Janssen-Cilag dances enterprise 2.0 jig

Little training required and end-user adoption high

Pharmaceutical giant Janssen-Cilag has overhauled its enterprise applications to introduce collaboration with a wiki that integrates IT asset management and even micro-blogging.

With 340 staff locally Janssen-Cilag is one of Johnson & Johnson's 250 companies world wide.

Associate director of technology Nathan Wallace said Janssen-Cilag is a highly risk averse pharmaceutical company headed out of the US so "imagine a place where no one has heard of a wiki, and imagine a place where your mother was sitting in a cubicle next to you".

Risk averse perhaps, but two years ago Janssen-Cilag replaced its existing intranet with a wiki from local software vendor Atlassian.

"It's Confluence made to look good, but I won't go there," Wallace said. "Anybody can publish news at any time throughout the organization. The only training we did was at launch and frankly that's the way it should be. It's so easy to use most people only ask once."

Speaking at this year's Future Exploration Network Enterprise 2.0 Executive Forum in Sydney, Wallace said all of Janssen-Cilag's business planing is done in the wiki and when it plans this year "we can see what we planned last year, it's quite amazing". The IT team has also integrated sales figures and CRM, and IT asset management into the wiki front-end.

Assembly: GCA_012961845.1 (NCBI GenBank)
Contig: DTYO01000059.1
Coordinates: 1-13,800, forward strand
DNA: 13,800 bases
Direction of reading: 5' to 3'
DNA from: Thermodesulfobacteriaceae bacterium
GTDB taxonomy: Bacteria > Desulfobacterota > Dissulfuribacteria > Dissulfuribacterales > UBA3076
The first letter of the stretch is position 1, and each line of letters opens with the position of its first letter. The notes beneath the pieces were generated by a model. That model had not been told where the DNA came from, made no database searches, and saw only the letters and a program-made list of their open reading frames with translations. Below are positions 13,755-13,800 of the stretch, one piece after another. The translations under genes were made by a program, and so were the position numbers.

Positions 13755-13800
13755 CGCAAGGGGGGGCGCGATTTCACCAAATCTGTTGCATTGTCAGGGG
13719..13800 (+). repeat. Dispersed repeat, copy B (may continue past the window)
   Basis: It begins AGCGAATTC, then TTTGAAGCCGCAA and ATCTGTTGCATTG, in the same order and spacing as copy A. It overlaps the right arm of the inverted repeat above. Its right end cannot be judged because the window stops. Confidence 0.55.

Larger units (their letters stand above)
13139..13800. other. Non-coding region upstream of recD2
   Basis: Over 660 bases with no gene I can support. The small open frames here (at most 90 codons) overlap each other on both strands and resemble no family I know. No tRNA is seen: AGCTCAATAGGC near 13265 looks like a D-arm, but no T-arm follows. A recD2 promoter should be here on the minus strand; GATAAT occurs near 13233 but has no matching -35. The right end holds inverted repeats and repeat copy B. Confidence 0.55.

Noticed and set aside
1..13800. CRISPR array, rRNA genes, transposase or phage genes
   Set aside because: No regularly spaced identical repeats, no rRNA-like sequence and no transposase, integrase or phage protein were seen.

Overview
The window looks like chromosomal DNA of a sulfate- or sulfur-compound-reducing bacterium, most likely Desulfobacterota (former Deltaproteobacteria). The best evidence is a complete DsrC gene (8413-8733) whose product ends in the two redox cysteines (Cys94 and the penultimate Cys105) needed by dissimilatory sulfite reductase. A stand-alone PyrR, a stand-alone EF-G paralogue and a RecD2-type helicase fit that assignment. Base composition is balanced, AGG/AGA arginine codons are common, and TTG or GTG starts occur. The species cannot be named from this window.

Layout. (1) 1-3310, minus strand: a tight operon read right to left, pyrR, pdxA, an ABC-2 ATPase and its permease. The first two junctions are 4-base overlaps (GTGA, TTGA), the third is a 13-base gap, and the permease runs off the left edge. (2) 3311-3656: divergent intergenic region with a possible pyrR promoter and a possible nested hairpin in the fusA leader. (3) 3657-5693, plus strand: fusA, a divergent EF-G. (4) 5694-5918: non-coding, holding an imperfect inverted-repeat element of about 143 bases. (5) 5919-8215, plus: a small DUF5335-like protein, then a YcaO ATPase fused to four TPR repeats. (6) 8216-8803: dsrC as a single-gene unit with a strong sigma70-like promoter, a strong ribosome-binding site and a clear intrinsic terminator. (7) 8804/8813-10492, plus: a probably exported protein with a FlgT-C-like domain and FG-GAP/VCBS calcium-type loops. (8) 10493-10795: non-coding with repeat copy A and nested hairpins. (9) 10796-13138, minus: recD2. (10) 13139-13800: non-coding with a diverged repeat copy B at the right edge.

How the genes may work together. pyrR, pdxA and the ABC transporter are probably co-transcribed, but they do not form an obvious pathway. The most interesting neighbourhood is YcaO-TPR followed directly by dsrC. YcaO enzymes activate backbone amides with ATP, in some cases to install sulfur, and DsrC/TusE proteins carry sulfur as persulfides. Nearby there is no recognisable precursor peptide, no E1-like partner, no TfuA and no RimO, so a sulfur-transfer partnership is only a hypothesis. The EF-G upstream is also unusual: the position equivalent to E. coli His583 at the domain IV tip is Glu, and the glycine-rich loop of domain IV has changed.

Wallace said the simple layout of the wiki has made it simple for people to use and with some 260 unique participants within the organization "it's been very successful".

For authentication, Janssen-Cilag has single sign in across the organization so anyone can change anything, but "we know who you are, and that works".

By working in an online collaborative environment the thousands of contributions so far is increasing every quarter and doing online business plans has saved about 250,000 e-mails alone.

The wiki is now a trusted resource, but Wallace said it is "really, really challenging" for a business to have this type of environment.

"Do we actually want to share? This is still a really hard question and that is what you will have to end up changing or driving," he said. "Anyone can lead and it's up to you to step up to the plate. We don't require training so there is no hurdle there. So there are no more excuses for providing good information to your department."

Wallace is adamant the wiki's design is very important and if done well staff won't need training.

"Do not launch anything in the enterprise without single sign on," he said, adding it is important for usability. "Show people, don't do it for them. Encourage early adopters and police the flow. Our only policy was news must be pushed here and if someone e-mails something say please publish it here."

Another Web 2.0 craze is micro-blogging and just last week Janssen-Cilag launched Jitter, which is based on twitter as half of its people are routinely in the field.

"I have no idea if it's going to work but it only cost a few thousand dollars to do," Wallace said. "Hopefully it will be good."

Over the past two years Janssen-Cilag has also "drastically ripped apart" its CRM system, which has gone from "taking the blame for everything in sales to something that is very usable".

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